Water Supply

Water plays a vital role both in human societies and natural ecosystems.

Sept 30th, 2023

With over 2 billion people living in countries experiencing high water stress (United Nations, 2018), whereby a significant fraction of the available renewable freshwater resources is withdrawn, it is becoming more and more crucial to manage water resources such that the needs of different consumers are met, while respecting the requirements of the surrounding environment. 

Knowing how much water is extracted, consumed, and discharged during the production of goods and services allows to make well-informed decisions concerning the management of water resources, as well as estimate the potential impacts of water use on the environment. 

Sector Overview 

The water supply sector in the ecoinvent database comprises over 150 datasets which model the extraction, treatment, and distribution of water. Data for three main types of water are available in the ecoinvent database: 

  • Tap water 
  • Process water (used mainly for industrial processes) 
  • Irrigation water 

The geographies of the water production datasets cover 20 regions and countries located on the continents of Europe, Asia, Africa and North and South America. 

Sector Highlights 

Tap Water

In the ecoinvent database, tap water represents water that is treated and supplied by centralized municipal water supply systems. The tap water may be consumed in households or can be used for commercial or industrial purposes. The production and supply of tap water consists of two steps in the ecoinvent database: the extraction and treatment of water is modelled in the “tap water production” activities, while the markets for tap water model the distribution of tap water to the end-consumer.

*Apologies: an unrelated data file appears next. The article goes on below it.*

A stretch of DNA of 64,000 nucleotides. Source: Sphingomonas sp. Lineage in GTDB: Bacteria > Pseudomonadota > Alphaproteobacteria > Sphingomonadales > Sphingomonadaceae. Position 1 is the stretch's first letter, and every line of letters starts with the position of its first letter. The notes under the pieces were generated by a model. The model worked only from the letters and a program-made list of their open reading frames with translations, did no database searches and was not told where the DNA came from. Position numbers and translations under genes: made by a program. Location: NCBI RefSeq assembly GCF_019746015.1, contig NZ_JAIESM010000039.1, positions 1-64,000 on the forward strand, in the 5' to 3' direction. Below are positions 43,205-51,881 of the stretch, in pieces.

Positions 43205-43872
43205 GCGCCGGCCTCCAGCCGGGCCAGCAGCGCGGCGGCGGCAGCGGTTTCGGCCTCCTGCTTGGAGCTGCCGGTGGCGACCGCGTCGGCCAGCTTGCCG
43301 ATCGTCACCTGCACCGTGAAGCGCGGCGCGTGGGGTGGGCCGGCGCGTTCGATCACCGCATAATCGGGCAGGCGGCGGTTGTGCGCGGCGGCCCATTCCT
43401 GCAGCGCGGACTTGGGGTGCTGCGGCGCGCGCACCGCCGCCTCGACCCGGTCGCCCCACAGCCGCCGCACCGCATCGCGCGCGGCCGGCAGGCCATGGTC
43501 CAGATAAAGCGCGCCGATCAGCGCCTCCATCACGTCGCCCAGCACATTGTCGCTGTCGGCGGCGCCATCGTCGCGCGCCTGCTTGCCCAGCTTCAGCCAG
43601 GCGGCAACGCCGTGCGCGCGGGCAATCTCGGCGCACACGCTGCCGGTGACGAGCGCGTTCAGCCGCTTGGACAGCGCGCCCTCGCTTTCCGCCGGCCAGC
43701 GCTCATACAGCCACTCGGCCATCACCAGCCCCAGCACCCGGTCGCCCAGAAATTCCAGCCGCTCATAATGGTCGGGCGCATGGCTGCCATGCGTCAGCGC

The production and distribution of tap water is modelled for several region and countries, including Europe, India, Brazil, Peru, Colombia and South Africa. Depending on the origin of the water that is extracted and the quality requirements, which vary between countries, a different treatment technology is required. Datasets that model the following types of treatments are available in the ecoinvent database: 

  • conventional (coagulation, flocculation and sedimentation) 
  • underground water with chemical treatment or disinfection 
  • direct filtration 
  • microstrainer 
  • ultrafiltration 
  • seawater reverse osmosis with conventional or ultrafiltration pretreatment 

The market activities for tap water include the amount of infrastructure needed to distribute the water and take into account losses that occur during the treatment and distribution. 

Process Water

For certain production processes, water that meets specific quality criteria is required. The ecoinvent database provides data modelling the production of four types of water that may be used as input to industrial processes (Gmünder et al., 2019): 

  1. Completely softened water: corresponds to water that has undergone treatment to remove minerals that may precipitate and accumulate in equipment and piping.